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It honestly didn’t hit me until the “happy anniversary” notices started flowing in on LinkedIn this week, but it has now been a year since I sold my ownership position in an established global consulting firm in order to launch my own strategic advisory entity, Escalate Solutions.

I have to admit, the unavoidable conversation about work/life balance was part of the equation in my decision-making for that transition. I have previously been among the multitude of thought leaders who assert that true balance in this realm doesn’t really exist. After all, I am a single mom with young twins (including one that has endured seven years of heart, cancer and stroke battles). My schedule has proven to be more tenuous than most – but even for the average entrepreneur, employee or consultant – obligations and juggling of responsibilities don’t go away easily unless you are fortunate enough to be able to not to have to work consistently, or can afford someone who can run your errands, fetch your groceries or cook your meals. Reality is what it is.

That said, I also believe that if you don’t take the definition too literally, work/life balance is possible on a more esoteric level. At least, that was the premise I started working toward a year and a half ago as I began to plan for the launch of my own business. I have found success in it, and I wanted to share it with you.

So many believe work/life balance is measured by whether or not they can attend their kid’s soccer matches or school recitals – that is fine for them (and trust me…I care about those events too) – but I believe the equilibrium and stability in this capacity is only derived on a more obscure and hard-to-define level. To me, the only tangible characterization of work/life balance lies in the merging of one’s personal and professional aspirations – the tipping point where you can integrate work into the rest of your life (and not the other way around). I have found that when you reach a threshold where your professional and personal lives converge in terms of values, culture, vision and aims, the conflicts of time, responsibilities, and obligations seem to fade. At least, therein lies the balance I need for me. Time commitment issues have become less of an issue because I made my professional mission align with supporting entities that care about prioritizing family and community involvement. The aims resolved the challenges in achieving them.

I know there is a purpose and reason as to why I have read countless articles, books and blogs about “doing what you love”; however, while most of those writings focus on the inspiration it brings to daily activities, I have noticed that most of these features fail to point out that there is simplicity and balance in in making all of your goals flow in the same direction. I have learned that once you find it, the obligations for career, personal life and community all blend together, and none of it seems like “work”.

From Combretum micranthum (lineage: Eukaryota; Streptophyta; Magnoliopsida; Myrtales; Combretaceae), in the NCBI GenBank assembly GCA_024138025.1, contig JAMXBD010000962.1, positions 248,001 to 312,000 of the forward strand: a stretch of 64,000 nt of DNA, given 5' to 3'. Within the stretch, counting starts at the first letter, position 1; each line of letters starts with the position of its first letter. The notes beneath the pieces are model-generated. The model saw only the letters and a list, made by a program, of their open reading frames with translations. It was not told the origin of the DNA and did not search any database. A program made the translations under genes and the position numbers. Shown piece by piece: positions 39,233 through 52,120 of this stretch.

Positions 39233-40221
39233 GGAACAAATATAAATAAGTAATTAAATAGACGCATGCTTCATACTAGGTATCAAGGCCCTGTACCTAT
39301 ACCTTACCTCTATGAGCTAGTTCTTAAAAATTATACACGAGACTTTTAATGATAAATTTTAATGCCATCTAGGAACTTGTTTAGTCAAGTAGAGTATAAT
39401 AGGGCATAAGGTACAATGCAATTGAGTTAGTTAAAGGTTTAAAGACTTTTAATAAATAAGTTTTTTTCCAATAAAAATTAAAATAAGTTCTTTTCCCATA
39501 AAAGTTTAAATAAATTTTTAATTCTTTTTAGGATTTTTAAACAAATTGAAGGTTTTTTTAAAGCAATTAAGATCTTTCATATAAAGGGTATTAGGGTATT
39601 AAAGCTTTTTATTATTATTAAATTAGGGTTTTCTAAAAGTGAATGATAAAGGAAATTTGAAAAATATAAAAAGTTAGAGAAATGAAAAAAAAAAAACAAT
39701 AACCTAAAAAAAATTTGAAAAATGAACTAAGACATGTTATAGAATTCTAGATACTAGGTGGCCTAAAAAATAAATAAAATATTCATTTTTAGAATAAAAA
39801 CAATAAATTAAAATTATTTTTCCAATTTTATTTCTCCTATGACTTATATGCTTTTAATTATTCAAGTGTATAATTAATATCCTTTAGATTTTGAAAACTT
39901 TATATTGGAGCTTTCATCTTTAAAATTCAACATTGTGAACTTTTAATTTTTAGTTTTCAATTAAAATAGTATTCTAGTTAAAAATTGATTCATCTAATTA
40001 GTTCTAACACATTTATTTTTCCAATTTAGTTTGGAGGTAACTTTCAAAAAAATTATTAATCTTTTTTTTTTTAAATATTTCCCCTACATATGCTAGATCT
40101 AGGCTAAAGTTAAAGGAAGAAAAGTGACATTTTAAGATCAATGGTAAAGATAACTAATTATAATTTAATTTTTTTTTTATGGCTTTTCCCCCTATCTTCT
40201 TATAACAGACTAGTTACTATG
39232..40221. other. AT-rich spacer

For years, I served as a COO and partner for a company mission that I did not fully believe in. I found respite, escape, solace and reward – whatever you want to call it – in the various charitable and philanthropic causes that I supported in order to fill the void of my heartfelt personal mission because I wasn’t finding it in my professional one. Yet what I realized after some time was that I was completely drained because I was spending all of my waking hours just searching for a greater cause than myself. I was working 60, 80, 100 hours a week, and was still adding more onto the workload just to feel like what I was doing was making a difference. My personal, professional, and community profile was not driven by a common compass. The minute I changed that, everything in my life changed too.

A year and a half ago, two signature events came into confluence during the same week. The first was that my daughter finished two and a half years of chemotherapy after a lengthy battle with cancer. The second was that I was recognized as one of the Denver Business Journal’s Outstanding Women in Business for 2014. I remember standing on the stage receiving that award for my accomplishments as a business owner and entrepreneur, thinking to myself that (1) Life is far too short and (2) I can do this; the world is mine to conquer. I decided then and there that I was going to launch my own company.

My mission statement for my business now matches the one I have for myself on a personal level. Support pioneering initiatives…maintain a positive culture (at home and at work)…make a difference in the community…and enable the flexibility to do what I need to do in order to juggle the otherwise impossible. There is finally a compass pointing all of my interests into a single and common direction for the first time. And accordingly, everything I am contributing to feels as though all of my efforts and working toward the same aim. As a result, my network from my philanthropic and charitable causes are the number one driver of my professional, revenue-generating workload, and the companies I am working for share my cultural and mission aspirations. The mission has come full circle.

For me, work/life balance has been achieved. I truly hope you find it for yourself too. By whatever definition you apply to it.